The drought across much of the Prairies has forced plenty of cows to “come to town” long before the rancher had intended due to a lack of feed.
Early weaning creates a challenge for the rancher, as they try and get these calves to a heavier weight before selling.
When it comes to feeding light calves, there are several considerations to keep in mind. Darryl Gibb, of Gowans Feed Consulting, says one of the biggest challenges is getting a calf that might not be familiar with a feedlot used to feed.
“Obviously the younger the animal, the more attached they are to mama, so it can be a bit of a challenge getting their head into the bunk and eating feed that they aren’t used to eating. The biggest challenge is getting the intakes up, which is an art and a science onto itself,” Gibb explains.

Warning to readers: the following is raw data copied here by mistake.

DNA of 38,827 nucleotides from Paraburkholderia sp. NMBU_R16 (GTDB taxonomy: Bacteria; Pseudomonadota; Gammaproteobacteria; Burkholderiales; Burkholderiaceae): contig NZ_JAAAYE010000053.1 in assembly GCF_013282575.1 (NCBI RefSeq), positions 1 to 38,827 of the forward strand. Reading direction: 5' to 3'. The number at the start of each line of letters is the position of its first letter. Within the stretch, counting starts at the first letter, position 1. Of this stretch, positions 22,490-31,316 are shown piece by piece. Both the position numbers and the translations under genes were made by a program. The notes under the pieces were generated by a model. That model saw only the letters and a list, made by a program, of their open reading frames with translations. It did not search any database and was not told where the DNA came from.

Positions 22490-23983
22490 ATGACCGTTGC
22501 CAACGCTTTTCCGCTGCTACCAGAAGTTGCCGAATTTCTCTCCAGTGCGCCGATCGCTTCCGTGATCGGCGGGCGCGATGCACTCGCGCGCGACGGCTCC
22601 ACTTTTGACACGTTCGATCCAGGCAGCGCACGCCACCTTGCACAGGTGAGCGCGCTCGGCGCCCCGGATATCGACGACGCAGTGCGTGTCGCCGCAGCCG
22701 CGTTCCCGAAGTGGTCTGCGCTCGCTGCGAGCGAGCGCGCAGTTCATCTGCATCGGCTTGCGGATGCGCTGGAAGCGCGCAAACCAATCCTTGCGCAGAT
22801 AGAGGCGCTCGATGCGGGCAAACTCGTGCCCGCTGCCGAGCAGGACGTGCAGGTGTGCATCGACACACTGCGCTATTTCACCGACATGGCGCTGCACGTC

Getting that intake up is crucial, but it has to be done in the correct way as complications can occur very quickly.
How do we ensure that intake is done in a successful manner? For the new calves, says Gibb, it’s all about them feeling comfortable enough to stick their heads in the bunk and eating the feed.
“I’ve seen practices from people going out in the pens and walking with the cattle, and making sure they are aware of where the water trough is. As well, spreading hay out, and doing a sloppy job of it — so maybe some spills out over inside the pen, just so the cattle are more likely to see that the food source is near the bunk,” Gibb explains.
Other strategies include increasing the frequency of feed deliveries so the cattle recognize the feed truck as a source of food, and making sure the ration is top quality and complete so that each mouthful is providing nourishment.
Learn more about feeding light calves, including the proper supplementation program, potential diseases to look out for, settling calves, and more:
For more reading on the topic, visit the Beef Cattle Research Council’s resource on the topic here.